Text Size
Wednesday, April 30, 2014

Out With The Old? Some developers push dirt over re-sale homes

Written by 
Rate this article
(0 votes)

     "People aren't stupid." That was what my wife said to me during a recent discussion about competition between a Walmart supermarket and the Whole Foods store across the street near our Connecticut home. Most of my wife's friends, careful shoppers all, had stopped at the Walmart for its perceived deep discounts on foodstuffs and found that, almost across the board, Walmart was more expensive than Whole Foods. The assumption on my wife's and her friends' part was that Walmart thought they could slip a fast one by those used to paying premium prices for their groceries at Whole Foods. But people aren't stupid.
     It reminded me of a discussion I had recently with the sales manager at a well-respected golf community in South Carolina. My customers told me after they visited the community that they felt "steered" away from resale homes and toward

My customers felt "steered" away from re-sale properties and toward the developer's new homes and raw dirt.

new properties and spec homes being sold by the developer. In most communities, comparable resale properties are slightly to significantly less expensive, yet the developer's sales agents are extra-incentivized to sell the developer's properties instead. (I am not publishing the name of the golf community here because the practice is more common than one might think. And in all other respects, it is a community I recommend.)

     The sales agents in this community are paid a commission on re-sale properties that is way less than what they earn for selling developer properties, and substantially less than the standard 3% buyer side rate that agents who work for agencies outside the gates earn. When I suggested that his sales agents were being "punished" if they sold re-sales to customers who were better suited to such homes than to new ones or a developer lot, the sales manager suggested he saw no punishment in the commission gap.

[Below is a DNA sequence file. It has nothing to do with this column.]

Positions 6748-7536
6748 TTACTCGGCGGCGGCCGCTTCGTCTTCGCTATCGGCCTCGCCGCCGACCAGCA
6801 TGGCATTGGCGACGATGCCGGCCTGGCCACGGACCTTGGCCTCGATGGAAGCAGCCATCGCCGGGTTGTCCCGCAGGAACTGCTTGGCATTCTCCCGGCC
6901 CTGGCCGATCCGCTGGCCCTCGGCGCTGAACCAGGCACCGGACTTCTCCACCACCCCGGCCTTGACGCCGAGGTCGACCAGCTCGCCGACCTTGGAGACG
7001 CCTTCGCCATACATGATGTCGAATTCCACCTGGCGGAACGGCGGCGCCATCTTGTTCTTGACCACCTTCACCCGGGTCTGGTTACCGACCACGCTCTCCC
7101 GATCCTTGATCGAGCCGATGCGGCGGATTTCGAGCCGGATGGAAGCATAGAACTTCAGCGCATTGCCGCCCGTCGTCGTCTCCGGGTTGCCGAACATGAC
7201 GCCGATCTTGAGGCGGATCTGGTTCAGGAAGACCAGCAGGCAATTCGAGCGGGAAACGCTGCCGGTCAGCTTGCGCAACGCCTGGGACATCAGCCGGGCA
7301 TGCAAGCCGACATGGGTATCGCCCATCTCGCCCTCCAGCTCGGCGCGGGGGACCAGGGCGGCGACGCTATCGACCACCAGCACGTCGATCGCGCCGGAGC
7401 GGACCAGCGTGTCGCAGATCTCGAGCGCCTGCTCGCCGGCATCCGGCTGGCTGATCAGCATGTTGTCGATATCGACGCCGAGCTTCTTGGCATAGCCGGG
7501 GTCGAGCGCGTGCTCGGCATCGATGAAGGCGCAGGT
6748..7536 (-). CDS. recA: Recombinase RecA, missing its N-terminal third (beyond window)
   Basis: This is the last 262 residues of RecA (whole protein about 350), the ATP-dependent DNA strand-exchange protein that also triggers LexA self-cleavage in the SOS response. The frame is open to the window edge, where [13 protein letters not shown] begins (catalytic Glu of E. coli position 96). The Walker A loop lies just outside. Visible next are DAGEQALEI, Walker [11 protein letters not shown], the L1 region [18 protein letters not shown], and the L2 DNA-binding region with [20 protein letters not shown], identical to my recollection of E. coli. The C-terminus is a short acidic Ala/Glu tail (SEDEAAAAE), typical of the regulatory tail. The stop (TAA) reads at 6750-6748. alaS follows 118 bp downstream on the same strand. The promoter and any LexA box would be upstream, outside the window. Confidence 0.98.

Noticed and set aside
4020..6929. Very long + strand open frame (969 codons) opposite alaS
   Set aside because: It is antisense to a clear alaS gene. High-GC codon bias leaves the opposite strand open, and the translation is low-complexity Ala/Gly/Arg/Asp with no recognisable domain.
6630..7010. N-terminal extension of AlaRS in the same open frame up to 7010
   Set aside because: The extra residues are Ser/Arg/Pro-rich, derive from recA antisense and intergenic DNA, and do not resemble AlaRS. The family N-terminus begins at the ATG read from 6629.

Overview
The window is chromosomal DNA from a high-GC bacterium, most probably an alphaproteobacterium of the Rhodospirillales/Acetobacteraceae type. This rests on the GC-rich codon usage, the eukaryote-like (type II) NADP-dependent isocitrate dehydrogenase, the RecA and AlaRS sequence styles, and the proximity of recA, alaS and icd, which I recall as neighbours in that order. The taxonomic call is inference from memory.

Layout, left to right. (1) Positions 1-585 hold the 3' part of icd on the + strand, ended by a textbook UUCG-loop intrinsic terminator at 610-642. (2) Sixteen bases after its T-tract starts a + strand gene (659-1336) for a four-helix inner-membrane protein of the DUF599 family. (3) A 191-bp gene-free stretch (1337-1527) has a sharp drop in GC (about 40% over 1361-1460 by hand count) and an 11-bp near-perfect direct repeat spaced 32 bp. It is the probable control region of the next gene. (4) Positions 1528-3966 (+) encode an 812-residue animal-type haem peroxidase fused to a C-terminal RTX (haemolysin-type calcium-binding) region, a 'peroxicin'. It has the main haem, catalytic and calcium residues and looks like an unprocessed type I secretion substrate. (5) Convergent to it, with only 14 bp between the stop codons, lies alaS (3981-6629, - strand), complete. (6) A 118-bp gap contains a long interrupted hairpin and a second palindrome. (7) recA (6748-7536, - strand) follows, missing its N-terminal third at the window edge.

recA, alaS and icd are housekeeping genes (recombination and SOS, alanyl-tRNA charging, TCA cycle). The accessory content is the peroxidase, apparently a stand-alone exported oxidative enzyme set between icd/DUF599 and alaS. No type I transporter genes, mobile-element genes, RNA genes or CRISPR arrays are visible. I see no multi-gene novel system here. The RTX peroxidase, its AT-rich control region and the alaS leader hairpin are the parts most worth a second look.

"They do earn a commission [on the re-sales]," he reiterated.
     Sales agents in this and other golf communities with similar practices understand what is going on and can always go work elsewhere. But not all customers are quick to understand there is a reason why an agent may be pushing raw land or brand new homes. That is because it pays for them to do so. Customers shopping for a golf community home should have their radars up.

Read 2928 times Last modified on Wednesday, 30 April 2014 12:32
Submit to DeliciousSubmit to DiggSubmit to FacebookSubmit to Google PlusSubmit to StumbleuponSubmit to TechnoratiSubmit to TwitterSubmit to LinkedIn
Larry Gavrich

This blog was conceived and is published by me, Larry Gavrich, a former corporate communications executive who founded HomeOnTheCourse, LLC, in 2005.  Our firm advises baby boomers and others seeking a lifestyle in which golf is a major component.  My wife Connie and I own a home in Connecticut (not on a golf course) and a condo at Pawleys Plantation in Pawleys Island, SC, on a Jack Nicklaus layout.  We began our search for our home on the course more than 15 years ago, and the challenges of the search inspired me to research golf communities and write objective reviews of them.


Golf Homes for Sale

Click on any of the following for a chip and putt to some of the best golf communities in the Southeast.




North Carolina

South Carolina